Primers are the most technologically advanced component in reloading. Smokeless
powder was introduced before the turn of the century but it took thirty more years before
a primer was introduced that was not damaging to a guns metal. It was not until around
the middle of the twentieth century that we got today’s benign primer. These things were
tricky to perfect, but remember that a primitive primer was introduced in the 1840s using
mercury fulminate. I’m sure any high school chemistry student will be able to produce a
primer with this material. The downside is that your brass will become brittle with this
method. Potassium chlorate is better and the only side effect is corrosion of the gun if not
cleaned soon after cleaning. This is dealt with by black powder shooters and those using
old military surplus ammo using corrosive primers. Use soap and water or ammonia, as
outlined in Surplus Arms and Ammo, the gist of it is to swab with a wet but not dripping
patch with store bought ammonia at half strength. Then clean as usual. This negates the
corrosive effects.

You can reload a primer by peeling back the sides of the cup and putting primer material
back in. Please forget about using the white part of strike anywhere matches, as was
previously recommended. They are getting near impossible to find because of government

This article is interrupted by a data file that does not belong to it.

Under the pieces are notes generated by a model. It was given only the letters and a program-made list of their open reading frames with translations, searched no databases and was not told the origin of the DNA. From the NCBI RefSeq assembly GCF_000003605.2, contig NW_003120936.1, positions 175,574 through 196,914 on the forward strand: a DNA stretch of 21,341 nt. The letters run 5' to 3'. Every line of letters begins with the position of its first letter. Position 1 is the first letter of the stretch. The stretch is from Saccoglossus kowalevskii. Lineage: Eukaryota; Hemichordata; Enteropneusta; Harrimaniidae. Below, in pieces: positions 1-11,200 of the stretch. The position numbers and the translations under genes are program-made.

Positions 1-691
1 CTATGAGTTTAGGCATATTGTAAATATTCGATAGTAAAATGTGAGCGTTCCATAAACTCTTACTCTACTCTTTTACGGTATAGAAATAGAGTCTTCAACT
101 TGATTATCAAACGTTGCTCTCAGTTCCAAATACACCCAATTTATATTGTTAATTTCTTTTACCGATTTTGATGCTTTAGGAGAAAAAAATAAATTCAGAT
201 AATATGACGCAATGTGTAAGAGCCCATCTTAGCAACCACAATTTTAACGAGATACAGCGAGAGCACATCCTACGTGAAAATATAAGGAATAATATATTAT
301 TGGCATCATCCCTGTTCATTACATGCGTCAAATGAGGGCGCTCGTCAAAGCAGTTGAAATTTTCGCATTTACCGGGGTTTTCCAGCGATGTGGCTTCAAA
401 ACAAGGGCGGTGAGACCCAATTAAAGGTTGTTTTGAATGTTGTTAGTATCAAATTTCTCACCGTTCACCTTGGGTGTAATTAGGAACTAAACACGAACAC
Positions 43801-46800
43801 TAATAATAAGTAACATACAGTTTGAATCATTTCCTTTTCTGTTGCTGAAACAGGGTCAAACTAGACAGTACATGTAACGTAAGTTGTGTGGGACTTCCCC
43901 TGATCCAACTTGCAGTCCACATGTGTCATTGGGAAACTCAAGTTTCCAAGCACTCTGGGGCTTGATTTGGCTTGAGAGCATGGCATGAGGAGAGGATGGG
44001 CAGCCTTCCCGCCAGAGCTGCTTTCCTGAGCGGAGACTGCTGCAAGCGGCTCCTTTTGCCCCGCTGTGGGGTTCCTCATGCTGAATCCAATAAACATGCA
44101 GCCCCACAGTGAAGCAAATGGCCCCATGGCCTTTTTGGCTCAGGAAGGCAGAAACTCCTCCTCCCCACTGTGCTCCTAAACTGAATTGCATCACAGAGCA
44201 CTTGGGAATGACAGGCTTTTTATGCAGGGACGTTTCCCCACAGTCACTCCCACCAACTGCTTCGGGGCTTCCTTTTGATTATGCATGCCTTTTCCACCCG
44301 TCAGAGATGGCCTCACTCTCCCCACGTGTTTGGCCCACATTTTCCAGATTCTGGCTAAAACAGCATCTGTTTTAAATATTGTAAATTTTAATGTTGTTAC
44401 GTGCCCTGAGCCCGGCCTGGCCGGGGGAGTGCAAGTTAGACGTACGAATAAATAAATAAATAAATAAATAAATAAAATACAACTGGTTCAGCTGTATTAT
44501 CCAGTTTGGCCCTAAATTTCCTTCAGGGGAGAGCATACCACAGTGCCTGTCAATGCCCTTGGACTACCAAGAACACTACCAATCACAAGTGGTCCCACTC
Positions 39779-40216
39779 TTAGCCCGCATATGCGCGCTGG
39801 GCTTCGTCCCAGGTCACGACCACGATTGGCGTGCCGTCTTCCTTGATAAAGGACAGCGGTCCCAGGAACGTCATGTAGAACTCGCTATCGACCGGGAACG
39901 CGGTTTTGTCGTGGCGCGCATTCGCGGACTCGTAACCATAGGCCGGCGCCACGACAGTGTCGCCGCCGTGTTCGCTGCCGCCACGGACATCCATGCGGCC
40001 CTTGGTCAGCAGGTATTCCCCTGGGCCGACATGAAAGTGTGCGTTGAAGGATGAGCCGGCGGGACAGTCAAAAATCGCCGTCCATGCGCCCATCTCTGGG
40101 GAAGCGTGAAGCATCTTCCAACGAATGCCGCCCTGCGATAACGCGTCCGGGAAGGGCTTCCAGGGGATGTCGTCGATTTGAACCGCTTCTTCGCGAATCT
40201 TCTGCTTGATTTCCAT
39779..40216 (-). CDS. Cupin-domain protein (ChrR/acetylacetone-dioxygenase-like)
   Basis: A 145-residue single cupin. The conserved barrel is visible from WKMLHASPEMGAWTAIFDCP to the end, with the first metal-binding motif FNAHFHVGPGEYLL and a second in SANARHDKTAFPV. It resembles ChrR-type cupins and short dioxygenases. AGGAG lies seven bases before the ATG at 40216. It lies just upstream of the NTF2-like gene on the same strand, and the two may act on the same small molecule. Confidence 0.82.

restrictions on shipping, and some feel that they are even reduced in strength. Of course,
this might be the ravings of conspiracy nuts, but it might be true given the fears of
litigation today. You can use the material from toy gun caps at about 1/4 the cost of store
bought primers, but I would only use as a last resort. Of course you will want to stock up
on primers at only $25 per thousand. I imagine even those seriously screwed financially
can get a few boxes. None-the-less, this is about making do without.

You can pry apart other size primers and take out the primer material using a little rubbing
alcohol, then while wet place in the proper size primer, and allow to dry. With the toy gun
caps use the same method, but be sure to test before using a whole packet. Some brands
are very weak. Keep in mind with salvaged primers that you have several sizes, none
interchangeable. Small pistol, large pistol, small rifle, large rifle, shotgun. Usually if you